Ms Beech says “At DPS we really understand how consumers seek, absorb and use information. We did extensive user research back in 2017 and found that it is often not until a crisis happens that people start looking for information.

“We pride ourselves on providing clear, transparent, easy to understand and informative content to assist our readers through their, often confusing, aged care journey.

“This is highlighted as an ideal situation for aged care by the Royal Commission, but very few aged care services have been able to deliver.

“In some instances, aged care is described as difficult to navigate and confusing, and it very well can be, which is why DPS does all it can to provide the right information to make aged care a little less confusing.”

Placed in the hands of those who need to make aged care decisions for themselves or a loved one through a broad range of distributors, including the Aged Care Assessment Teams (ACAT), hospital discharge planners, social workers and local councils, the resources are free for consumers.

“As an independent private company, DPS prides itself on presenting consumers with the most up to date information about residential aged care, home care, retirement living and disability support options in their area to help them make informed choices about their care,” Ms Beech says.

“The information we present in our printed guides and on our website is sourced from providers who can update their details at any time. Prior to printing an updated edition of our DPS Guide to Aged Care, we contact every provider listed in our publication asking them to review the information presented in our resources and advise us of any changes so we can update the information accordingly.”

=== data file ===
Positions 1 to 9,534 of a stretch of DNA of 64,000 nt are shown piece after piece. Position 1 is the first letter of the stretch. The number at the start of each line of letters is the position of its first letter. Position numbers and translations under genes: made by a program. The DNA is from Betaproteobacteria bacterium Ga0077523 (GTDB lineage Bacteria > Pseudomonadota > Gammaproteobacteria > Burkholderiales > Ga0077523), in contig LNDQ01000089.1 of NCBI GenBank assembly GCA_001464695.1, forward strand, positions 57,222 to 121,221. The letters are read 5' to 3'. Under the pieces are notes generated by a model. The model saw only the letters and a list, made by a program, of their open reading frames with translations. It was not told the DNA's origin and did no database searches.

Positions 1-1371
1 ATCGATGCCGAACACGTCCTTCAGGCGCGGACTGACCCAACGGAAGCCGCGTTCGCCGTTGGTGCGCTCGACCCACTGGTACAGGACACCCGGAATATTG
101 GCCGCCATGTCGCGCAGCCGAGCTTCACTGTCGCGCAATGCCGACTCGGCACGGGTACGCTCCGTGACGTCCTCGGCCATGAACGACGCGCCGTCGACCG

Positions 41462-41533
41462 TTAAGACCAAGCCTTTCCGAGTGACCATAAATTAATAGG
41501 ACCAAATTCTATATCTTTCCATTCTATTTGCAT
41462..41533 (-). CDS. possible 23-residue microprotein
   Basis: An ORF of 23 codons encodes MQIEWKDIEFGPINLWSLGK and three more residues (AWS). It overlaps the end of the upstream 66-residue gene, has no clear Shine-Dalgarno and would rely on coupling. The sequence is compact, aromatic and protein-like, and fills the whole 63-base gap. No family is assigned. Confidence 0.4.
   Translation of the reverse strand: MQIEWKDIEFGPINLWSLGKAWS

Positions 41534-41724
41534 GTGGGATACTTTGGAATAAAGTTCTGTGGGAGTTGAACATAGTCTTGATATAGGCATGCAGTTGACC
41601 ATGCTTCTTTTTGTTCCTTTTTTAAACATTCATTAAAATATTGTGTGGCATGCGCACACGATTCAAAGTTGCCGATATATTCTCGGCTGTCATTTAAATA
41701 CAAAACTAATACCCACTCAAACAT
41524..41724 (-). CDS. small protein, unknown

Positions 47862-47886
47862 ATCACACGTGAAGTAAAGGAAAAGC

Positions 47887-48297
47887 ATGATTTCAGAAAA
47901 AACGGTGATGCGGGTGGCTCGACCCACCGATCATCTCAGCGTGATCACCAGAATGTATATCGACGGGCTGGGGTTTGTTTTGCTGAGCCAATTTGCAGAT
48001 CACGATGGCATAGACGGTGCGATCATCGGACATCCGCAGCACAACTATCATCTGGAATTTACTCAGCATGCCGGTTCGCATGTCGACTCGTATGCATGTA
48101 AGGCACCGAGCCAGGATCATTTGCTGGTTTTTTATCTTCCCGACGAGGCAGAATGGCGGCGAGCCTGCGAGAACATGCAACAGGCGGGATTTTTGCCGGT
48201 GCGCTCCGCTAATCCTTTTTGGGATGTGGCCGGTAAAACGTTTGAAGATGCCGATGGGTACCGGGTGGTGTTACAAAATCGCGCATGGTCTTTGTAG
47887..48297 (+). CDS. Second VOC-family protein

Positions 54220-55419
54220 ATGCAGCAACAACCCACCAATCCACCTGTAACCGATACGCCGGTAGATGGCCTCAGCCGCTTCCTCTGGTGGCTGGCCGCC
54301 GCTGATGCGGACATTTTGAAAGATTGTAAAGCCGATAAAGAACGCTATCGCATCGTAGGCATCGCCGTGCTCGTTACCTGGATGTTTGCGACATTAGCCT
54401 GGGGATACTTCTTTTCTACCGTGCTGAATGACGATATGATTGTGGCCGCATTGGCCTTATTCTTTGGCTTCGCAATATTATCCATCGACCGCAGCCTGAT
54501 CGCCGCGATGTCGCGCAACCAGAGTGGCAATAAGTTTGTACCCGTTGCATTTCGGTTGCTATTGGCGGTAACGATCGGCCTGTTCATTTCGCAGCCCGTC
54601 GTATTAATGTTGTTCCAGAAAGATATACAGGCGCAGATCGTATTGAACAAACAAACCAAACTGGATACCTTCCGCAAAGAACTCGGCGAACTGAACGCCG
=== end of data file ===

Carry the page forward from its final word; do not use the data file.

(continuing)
She explains that the DPS Guides provide information about local services and is part of the Government supported System Navigator trial which delivers face-to-face services to navigate the system and connect people to services.

“Consumers interacting with organisations that are part of the Systems Navigator trial have access to a free copy of the DPS Guide to further understand what is involved when searching for aged care and find a provider near them using the directory tables of aged care services that’s included in the Guide.”

DPS knows that it is not just the person requiring care that needs to navigate the system, but also their support network including partners, children, parents, carers, siblings, grandchildren and friends, according to Ms Beech.

“We work hard to ensure that no matter what the situation, the information we provide delivers value, and we continue to evolve our offerings as the needs of consumers change.

“Our organisation was built on the passion and drive to help older Australians and their families find appropriate care services,” Ms Beech says. 

“It is our mission to produce content that assists people to navigate all the care options available to them and to help them make better decisions, in what is often an emotional and stressful time for everybody involved.”